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Everything old is now new again

HUANGPU District is renovating a century-old building near the Bund which was originally built for foreign businesses and later converted into a housing block.

The building at 210 Jiujiang Road was built in 1911 by a British developer.

It once housed a US stockbroking firm. Its timber flooring has been replaced, the bathrooms and kitchens redecorated with anti-slip tiles and the tangle of electrical wires and water pipes overhauled.

And an elevator will be installed because most of the residents are elderly.

It is the first building in a trial operation by the Huangpu government to renovate historic residential buildings initially designed as office buildings in the Bund area. Huangpu has 71 such buildings, mostly on the Bund, with more than 5,000 people living inside.

If the project succeeds, other buildings will follow, said Yang Xilin, a director with the district’s house renovation management center.

The distinctive buildings were built between 1910 and the 1920s near the Bund to be home to foreign companies, banks and local government bodies. The first batch of residents moved into the buildings in the 1950s after the companies left.

The government launched an initial renovation in the 1980s to build extra floors to fill a shortage of accommodation.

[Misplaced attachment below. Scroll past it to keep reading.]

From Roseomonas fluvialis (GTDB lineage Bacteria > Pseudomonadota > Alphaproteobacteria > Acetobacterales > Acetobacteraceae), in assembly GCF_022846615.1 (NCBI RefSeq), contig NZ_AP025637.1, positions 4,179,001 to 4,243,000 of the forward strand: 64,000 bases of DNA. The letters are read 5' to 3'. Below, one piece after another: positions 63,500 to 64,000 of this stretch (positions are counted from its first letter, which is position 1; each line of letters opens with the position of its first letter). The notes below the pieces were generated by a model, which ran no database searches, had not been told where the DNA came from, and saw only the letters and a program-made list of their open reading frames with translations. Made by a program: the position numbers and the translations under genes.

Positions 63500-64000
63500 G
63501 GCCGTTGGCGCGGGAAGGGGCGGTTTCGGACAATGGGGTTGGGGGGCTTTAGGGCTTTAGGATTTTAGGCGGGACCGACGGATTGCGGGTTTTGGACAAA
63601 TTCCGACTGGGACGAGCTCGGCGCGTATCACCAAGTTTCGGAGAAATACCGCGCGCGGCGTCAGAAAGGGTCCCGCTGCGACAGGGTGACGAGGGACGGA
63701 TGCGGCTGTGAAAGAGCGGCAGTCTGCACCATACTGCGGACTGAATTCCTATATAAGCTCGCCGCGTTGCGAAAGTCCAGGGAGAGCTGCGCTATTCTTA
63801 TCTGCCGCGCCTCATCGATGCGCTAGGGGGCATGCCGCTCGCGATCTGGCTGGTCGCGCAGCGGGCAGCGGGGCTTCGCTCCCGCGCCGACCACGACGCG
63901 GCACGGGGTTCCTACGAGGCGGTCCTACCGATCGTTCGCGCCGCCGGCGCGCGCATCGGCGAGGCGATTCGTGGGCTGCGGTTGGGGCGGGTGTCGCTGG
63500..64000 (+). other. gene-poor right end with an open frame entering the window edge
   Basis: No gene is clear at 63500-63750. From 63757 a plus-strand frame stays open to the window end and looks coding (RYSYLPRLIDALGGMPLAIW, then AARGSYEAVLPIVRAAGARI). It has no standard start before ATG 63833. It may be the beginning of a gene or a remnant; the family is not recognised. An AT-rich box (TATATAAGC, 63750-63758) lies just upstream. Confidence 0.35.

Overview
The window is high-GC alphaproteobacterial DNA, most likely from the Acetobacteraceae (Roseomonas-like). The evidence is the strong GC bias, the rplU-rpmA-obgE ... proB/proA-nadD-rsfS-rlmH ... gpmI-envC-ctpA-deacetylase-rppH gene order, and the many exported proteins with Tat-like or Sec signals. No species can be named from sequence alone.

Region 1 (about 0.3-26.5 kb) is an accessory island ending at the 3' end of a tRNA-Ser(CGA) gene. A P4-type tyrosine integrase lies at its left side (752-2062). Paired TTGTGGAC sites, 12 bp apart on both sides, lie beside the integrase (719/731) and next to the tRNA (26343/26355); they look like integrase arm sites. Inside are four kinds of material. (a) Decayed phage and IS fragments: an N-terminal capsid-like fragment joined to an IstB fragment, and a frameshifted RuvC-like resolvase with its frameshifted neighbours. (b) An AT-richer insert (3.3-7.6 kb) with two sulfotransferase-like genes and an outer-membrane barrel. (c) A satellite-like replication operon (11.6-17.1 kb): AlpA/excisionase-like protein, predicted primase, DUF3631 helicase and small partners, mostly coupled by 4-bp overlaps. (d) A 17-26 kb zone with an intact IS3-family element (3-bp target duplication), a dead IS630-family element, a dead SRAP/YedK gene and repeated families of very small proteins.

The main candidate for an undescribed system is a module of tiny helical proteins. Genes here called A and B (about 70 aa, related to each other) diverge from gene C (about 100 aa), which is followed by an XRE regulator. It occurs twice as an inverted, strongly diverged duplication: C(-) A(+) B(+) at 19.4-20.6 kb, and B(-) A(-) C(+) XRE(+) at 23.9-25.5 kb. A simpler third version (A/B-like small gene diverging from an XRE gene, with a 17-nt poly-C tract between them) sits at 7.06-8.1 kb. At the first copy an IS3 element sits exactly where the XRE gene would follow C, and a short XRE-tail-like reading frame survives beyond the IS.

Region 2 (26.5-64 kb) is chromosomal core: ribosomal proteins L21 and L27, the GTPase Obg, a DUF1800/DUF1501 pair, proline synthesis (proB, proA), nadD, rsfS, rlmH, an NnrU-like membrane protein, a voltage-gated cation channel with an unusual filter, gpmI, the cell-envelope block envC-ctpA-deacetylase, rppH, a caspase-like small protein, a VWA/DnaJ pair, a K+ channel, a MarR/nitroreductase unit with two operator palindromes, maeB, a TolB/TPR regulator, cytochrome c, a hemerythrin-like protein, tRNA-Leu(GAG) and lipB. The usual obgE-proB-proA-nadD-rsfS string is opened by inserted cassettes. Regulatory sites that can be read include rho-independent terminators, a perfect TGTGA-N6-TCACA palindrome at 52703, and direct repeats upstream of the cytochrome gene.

The former offices were divided into more than 200 single-room apartments, each about 15 square meters. Many residents set up a loft in the room as bedroom to make the most of the limited space.

Residents still have to share bathrooms, kitchens and water sinks because of its original design.

Ninety-year-old Zhu Zhudi is among the first batch of residents and has been living in the building for more than six decades.

She spends five minutes walking down from her third-floor apartment just to get to the local wet market.

“This renovation has largely improved my living conditions, despite the fact that there are still many places that need to be improved,” Zhu told Shanghai Daily.

Zhu said the residents liked the renovations by the government.

The cost is more than 4 million yuan (US$578,000).

It is rather challenging to meet all kinds of demands of the residents, said Lu Bo, a general manager with the Huangpu Property, who takes charge of some of the renovation work.

Lu said the company has held numerous rounds of meetings with residents’ representatives and set up a temporary office in the building to listen to their concerns.

One problem is that the gas company refuses to install pipelines in the shared kitchen because the structure of the property.

It says the building does not meet safety standards.

The renovations will be completed around July when the elevator will also come into operation, Lu said.

In the next step, the sub-district officials will launch a campaign to ask the residents to remove the illegal structures in the public areas to further improve the living environment.

“Apart from the remaining problems, the living conditions have never been so good since I moved here three decades ago,” said another long-term resident, surnamed Zeng, who is 60.


 

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